2. Even without disabling Keyscrambler, Zeus still gets the usernames and passwords it wants because it has captured them after decryption (the so called anti-SSL logging element you see in Spyshelter and Zemana), as well as capturing screenshots and clipboard content.

    So Keyscrambler fails against banking malware without the need to disable it. As for Rapport, it would probably protect against the SSL logging and screenshot attacks, but most Rapport installs wouldn't protect against clipboard logging and the keyboard logging protection sounds suspect at best.

    The safest bet appears to be to use an AKL which provides active alerts versus the silent approach of Keyscrambler or Rapport. If you suddenly see alerts for keyboard logging, clipboard logging and screenshot logging you know you have a problem.
  6. Hungry Man
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    Hungry Man Registered Member

    They protect against legacy malware. Normally I'd say this is fine, there are mitigation techniques in EMET that do the same thing (heapspray, eaf) but TR makes really high claims and it's insanely easy to bypass. I don't think keyscrambler makes the same claims but it's still a pay-product and it's likely just as easily bypassable, but I don't know how it works.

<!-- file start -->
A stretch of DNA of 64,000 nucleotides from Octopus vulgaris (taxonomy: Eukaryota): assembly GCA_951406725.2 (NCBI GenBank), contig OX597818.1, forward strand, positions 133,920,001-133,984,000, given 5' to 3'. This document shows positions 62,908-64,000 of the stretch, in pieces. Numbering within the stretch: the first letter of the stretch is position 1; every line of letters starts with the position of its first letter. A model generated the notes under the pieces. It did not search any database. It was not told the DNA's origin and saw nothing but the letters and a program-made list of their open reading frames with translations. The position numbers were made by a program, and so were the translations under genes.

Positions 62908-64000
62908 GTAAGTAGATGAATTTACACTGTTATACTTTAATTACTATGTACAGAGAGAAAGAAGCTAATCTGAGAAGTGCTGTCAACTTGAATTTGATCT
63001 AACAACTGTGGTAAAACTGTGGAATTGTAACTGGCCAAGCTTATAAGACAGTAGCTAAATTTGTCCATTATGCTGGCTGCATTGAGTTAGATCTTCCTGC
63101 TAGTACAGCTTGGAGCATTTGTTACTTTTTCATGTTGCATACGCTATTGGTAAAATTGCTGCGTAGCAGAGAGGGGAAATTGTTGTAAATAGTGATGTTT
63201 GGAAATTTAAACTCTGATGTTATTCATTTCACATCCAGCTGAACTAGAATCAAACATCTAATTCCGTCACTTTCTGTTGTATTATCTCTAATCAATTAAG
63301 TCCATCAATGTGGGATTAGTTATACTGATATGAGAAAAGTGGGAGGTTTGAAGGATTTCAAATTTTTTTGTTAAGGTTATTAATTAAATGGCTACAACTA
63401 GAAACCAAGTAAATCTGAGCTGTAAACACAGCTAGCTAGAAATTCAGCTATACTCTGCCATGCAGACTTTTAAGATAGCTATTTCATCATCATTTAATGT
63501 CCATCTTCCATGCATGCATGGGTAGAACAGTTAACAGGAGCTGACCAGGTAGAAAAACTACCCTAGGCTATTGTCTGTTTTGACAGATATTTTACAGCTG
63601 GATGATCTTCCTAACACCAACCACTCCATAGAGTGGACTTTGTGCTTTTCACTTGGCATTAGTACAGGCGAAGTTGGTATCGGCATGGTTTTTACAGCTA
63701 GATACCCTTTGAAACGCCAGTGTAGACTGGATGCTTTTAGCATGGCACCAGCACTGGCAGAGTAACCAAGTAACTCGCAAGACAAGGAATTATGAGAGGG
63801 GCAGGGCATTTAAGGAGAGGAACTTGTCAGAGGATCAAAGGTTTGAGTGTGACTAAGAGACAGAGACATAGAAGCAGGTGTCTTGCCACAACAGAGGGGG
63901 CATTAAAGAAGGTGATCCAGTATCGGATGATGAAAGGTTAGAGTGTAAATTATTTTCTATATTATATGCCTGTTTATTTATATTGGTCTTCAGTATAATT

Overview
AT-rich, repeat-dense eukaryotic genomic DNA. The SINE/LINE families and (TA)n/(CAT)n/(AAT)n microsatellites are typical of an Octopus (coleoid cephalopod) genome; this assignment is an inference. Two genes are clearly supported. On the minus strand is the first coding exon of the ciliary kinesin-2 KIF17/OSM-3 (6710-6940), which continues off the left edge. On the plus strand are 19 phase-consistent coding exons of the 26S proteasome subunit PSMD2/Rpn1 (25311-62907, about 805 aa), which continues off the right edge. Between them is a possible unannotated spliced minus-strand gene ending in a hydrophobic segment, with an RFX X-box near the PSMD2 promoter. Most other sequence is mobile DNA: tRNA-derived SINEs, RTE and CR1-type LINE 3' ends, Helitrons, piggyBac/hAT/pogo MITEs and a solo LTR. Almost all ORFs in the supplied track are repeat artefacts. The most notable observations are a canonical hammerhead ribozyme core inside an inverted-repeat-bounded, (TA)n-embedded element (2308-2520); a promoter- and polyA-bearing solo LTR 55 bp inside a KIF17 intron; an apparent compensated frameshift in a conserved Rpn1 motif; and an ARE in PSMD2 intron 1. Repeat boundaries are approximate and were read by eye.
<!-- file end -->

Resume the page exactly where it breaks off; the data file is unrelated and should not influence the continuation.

The silent protections with these two is that they're trying to encrypt keystrokes between you and the program. This is apparently an incredibly flawed idea.

    Blocking actual calls to register key states hotkeys etc is a better way to do this.
  7. carat
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    carat Guest

    The idea is "great" but I wouldn't execute an unknown file (awesome.exe) ;)
  8. jmonge
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    jmonge Registered Member

    great.dll:D
  9. x942
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    x942 Registered Member

    Nope. The sky is not falling. I haven't found any real issues with keyscrambler besides how easy you can disable it. The only issue I can think of is that the encryption key has to be stored in plaintext somewhere. If that becomes known any malware could find it and decrypt any keystrokes. The encryption key also be hardcoded but I doubt it (as it would have been found out by now).

    Just as well as before. Use it for an additional layer of security NOT a sole layer of security. I've found no other issues with it besides being able to kill it so easily. I believe OA can protect user chosen applications from being 'killed' in memory. A hips could be modified to prevent access to the keyscrambler folder from "unknown" programs.

    Exactly. Only an average user (who probably wouldn't be using this) would be at risk. They should still protect those files.
  10. Hungry Man
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    Hungry Man Registered Member